Early in his film, Gods and Monsters, writer-director Bill Condon has a scene that seamlessly weaves together the complex thematic threads of this Hollywood fable. Director James Whale, dressed to the nines and seated next to his intoxicatingly blue swimming pool, graciously greets a starstruck interviewer. It's 1957 and the long-retired Whale is somewhat surprised that anyone remembers him, even though he made more than 20 films as diverse as Show Boat (1936), Waterloo Bridge (1931), The Man in the Iron Mask (1939), The Old Dark House (1932) and The Invisible Man (1933).
But it's not long before he discovers that the interviewer's agenda consists of one subject: monsters. Whale was the director and creative force behind two indelible films -- Frankenstein (1931) and The Bride of Frankenstein (1935) -- whose imagery continues to haunt the pop culture landscape.
It's then that Whale, openly gay and known for his wicked sense of humor, starts playing with the eager acolyte. For every question the interviewer asks, Whale (Ian McKellan) requests that he remove an article of clothing, and then gleefully skirts each answer with tales of Hollywood decadence. The tremulous young man is left bereft and clad in nothing but his white briefs.
Bill Condon, sitting in the Atheneum Hotel in Detroit, laughs when he recalls the scene. He, too, was awestruck when he saw The Bride of Frankenstein, but it was only the beginning of his fascination with James Whale.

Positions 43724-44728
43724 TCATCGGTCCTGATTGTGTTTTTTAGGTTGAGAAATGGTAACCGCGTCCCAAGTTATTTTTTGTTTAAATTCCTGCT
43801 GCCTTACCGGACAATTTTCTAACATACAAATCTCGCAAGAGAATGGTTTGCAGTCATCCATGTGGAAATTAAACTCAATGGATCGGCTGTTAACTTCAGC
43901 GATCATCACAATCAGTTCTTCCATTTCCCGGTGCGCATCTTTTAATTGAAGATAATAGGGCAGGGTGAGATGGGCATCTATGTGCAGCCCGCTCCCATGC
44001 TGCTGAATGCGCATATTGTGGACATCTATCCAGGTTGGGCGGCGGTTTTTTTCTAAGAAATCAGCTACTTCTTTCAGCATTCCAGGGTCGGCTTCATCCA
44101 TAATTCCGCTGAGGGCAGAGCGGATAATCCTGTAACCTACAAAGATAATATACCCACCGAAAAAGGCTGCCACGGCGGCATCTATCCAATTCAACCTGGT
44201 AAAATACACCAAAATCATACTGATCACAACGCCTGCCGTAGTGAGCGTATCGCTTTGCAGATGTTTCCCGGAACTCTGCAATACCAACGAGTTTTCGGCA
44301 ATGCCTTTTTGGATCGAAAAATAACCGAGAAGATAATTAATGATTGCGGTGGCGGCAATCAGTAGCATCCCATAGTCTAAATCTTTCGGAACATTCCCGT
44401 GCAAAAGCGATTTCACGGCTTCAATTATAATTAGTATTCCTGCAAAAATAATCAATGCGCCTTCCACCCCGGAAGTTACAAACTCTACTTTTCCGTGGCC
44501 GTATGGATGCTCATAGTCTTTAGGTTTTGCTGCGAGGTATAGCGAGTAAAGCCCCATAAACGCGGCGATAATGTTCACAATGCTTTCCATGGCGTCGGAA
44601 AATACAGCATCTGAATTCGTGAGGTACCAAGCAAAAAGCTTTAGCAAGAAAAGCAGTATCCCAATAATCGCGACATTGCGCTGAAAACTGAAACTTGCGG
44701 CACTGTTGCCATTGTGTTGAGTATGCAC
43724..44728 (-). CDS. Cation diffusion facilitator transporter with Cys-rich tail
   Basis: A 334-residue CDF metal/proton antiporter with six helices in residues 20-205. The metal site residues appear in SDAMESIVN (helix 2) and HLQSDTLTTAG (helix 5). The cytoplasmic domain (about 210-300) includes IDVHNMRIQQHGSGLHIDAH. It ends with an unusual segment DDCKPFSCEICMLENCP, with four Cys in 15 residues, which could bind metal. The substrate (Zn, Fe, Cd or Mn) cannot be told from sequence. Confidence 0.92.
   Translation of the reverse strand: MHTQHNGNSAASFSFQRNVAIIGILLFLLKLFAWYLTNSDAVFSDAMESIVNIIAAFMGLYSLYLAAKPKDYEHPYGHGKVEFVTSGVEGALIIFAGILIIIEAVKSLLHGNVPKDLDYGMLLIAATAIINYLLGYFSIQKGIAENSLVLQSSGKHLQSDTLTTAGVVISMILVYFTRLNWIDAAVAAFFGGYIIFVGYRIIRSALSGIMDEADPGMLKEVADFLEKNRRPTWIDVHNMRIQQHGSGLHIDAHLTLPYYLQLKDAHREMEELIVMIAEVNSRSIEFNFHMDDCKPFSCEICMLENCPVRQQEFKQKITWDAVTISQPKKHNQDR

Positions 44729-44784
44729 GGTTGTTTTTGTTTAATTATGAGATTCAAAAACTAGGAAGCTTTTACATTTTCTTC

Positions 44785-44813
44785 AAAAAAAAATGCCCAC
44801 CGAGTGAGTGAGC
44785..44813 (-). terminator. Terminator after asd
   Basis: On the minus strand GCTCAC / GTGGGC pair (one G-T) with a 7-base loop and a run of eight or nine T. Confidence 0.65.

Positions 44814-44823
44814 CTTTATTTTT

"On the one hand, he's the man who created the image of Frankenstein that we know so well," says Condon. "In addition, he created a whole body of movies that were so distinctive and original, and then was an interesting figure because his career ended so abruptly."
But when it came to doing a film about James Whale, Condon chose to adapt the novel Father of Frankenstein by Christopher Bram instead of attempting a conventional biography.
"I'm not fond of biopics, because I think people's lives usually don't have a dramatic form," he explains. "Often they go from one great moment to another, with a lot of dull stuff in between. It seems to me that Chris' conceit, the invention of a gardener (played by Brendan Fraser), who might give Whale one last chance at creating something (and) as the sort of centerpiece of the speculation of what led Whale to commit suicide, was really rich dramatically."
The 67-year-old director was found on the bottom of his swimming pool. Whale, who had suffered a series of increasingly debilitating strokes, left a suicide note, which was suppressed by his longtime lover, producer David Lewis. Rumors began to swirl, and Whale's case was featured in one of Kenneth Anger's notorious Hollywood Babylon books, which finally prompted Lewis to release the note and squelch the speculation.
It was a fitting coda for a man whose most interesting creation was himself. Born in 1889, with the kind of aspirations that didn't mesh with his working-class background, James Whale spent a Dickensian childhood in the north England town of Dudley. He briefly attended an arts-and-crafts school, but was sent by his father to work in a factory while in his teens. What changed everything for Whale, and countless other men, was World War I.